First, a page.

SEATTLE -- Passing another hurdle in his rehabilitation program, Mariners pitcher Taijuan Walker (right shoulder impingement) threw about 55 pitches in a three-inning simulated game at Safeco Field on Friday.
The 21-year-old right-hander, ranked by MLB.com as the top prospect in the organization and the No. 5 prospect in baseball, touched 94 mph with his fastball and worked in his off-speed pitches while facing teammates Brad Miller, Nick Franklin and Cole Gillespie.
Afterward, Walker said his shoulder felt good and that he's ready to embark on his second rehab assignment of the season.
"I didn't get tired at the end," he said. "I felt like I was strong. I could have gone another inning or so ... everything was game-mode. I wasn't trying to hold back or anything. I was just going right after them."
The Mariners haven't given official word on when or where Walker will be sent in their Minor League system. They also haven't specified how long his rehab stint will last. Walker went 1-0 with a 3.60 ERA last year in three starts during a late-season callup, but he hasn't pitched in the Major Leagues in 2014 while dealing with the shoulder problems.
In late February, the club shut him down for a week when it discovered inflammation in the bursa sac of his right shoulder. He rehabbed during Spring Training and made his season debut in early April with Class A High Desert, allowing four hits and two runs, one earned, in 4 1/3 innings. Then, he was promoted to Double-A Jackson, where he struck out 10 in five shutout innings, giving up three hits in his only appearance with the Generals.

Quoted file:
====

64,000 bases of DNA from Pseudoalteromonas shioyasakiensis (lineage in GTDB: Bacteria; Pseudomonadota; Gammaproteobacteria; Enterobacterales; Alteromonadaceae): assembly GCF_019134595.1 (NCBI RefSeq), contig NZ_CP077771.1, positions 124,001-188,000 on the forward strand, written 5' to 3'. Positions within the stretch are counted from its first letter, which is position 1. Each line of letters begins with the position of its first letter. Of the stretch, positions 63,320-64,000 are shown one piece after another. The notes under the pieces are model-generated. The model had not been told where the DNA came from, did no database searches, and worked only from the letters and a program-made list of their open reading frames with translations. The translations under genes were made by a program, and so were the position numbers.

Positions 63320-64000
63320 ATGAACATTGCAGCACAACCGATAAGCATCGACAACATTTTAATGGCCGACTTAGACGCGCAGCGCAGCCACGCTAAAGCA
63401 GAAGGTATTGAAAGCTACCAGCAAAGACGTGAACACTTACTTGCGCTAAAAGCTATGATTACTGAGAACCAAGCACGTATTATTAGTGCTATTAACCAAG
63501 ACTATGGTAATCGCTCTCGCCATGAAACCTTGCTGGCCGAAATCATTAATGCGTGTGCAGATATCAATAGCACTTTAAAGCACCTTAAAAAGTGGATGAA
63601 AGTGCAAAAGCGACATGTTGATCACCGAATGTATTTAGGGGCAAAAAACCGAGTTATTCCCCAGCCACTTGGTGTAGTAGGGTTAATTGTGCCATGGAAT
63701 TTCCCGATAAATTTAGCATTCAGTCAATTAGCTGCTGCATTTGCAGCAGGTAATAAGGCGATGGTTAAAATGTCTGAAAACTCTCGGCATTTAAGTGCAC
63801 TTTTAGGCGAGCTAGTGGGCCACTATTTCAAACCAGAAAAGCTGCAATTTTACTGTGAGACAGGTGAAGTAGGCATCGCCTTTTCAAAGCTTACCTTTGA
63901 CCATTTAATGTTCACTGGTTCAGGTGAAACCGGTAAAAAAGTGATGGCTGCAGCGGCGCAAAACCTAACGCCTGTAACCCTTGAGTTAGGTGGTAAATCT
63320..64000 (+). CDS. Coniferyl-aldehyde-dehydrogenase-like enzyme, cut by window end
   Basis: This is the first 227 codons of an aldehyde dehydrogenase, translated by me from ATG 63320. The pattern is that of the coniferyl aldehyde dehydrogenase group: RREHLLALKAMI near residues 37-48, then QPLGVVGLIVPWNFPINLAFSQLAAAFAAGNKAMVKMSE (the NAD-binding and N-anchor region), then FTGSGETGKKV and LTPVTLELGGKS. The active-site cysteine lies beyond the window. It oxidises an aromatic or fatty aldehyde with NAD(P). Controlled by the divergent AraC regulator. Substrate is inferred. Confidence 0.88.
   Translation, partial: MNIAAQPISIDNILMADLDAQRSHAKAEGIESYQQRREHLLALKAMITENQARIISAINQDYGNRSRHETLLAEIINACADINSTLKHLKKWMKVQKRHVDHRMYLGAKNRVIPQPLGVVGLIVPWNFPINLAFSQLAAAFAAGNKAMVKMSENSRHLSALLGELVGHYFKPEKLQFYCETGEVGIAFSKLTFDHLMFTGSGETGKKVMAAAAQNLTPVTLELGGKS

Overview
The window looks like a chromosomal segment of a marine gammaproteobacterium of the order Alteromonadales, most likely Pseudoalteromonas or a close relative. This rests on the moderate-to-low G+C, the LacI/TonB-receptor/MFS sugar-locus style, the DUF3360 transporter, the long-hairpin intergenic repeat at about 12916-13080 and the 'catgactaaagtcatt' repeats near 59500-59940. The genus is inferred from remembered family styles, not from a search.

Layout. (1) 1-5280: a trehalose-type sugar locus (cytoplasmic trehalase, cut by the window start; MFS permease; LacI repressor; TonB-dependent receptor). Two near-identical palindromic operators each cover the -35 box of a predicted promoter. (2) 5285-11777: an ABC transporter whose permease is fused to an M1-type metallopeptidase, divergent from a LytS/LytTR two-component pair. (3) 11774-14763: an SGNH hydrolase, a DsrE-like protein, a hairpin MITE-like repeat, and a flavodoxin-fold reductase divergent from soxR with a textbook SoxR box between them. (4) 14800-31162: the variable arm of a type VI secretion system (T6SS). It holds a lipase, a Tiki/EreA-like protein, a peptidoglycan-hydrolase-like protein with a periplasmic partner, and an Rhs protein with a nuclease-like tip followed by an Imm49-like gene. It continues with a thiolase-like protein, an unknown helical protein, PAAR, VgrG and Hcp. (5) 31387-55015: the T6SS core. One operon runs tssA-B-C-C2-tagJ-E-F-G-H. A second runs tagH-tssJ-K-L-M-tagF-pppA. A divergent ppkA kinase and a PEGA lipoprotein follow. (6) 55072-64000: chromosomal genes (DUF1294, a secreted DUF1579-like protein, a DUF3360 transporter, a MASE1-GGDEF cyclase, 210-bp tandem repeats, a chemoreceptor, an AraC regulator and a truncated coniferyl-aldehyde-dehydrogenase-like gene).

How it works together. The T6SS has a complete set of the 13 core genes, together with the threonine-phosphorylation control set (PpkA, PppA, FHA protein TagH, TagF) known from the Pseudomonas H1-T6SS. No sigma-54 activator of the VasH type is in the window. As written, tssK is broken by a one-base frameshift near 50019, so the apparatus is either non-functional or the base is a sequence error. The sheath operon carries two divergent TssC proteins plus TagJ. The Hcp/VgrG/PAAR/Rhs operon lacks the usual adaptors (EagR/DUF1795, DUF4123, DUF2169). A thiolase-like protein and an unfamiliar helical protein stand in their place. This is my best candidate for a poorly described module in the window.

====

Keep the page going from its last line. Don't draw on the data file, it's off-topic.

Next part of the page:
By mid-April, Walker was arguably one step from rejoining the rotation, but he was scratched a few hours before his rehab start with Triple-A Tacoma after complaining of shoulder stiffness. Afterward, he was diagnosed with the impingement.
"I felt like I was right there ready to go, and then I was going to head back up here," he said. "But I just stayed positive. I was able to get ready, get out there and get my work done without being down about it."
Walker said he's altered his mechanics so that it sometimes feels like he's "walking up to the plate" when he finishes his delivery. Following through on his pitches, he said, can relieve the pressure on his shoulder.
"I definitely feel like after I pitch a game it won't be as sore as it usually would because I'm using my legs and finishing, so I'm taking all that stress off my arm," he said.
Adam Lewis is an associate reporter for MLB.com. This story was not subject to the approval of Major League Baseball or its clubs.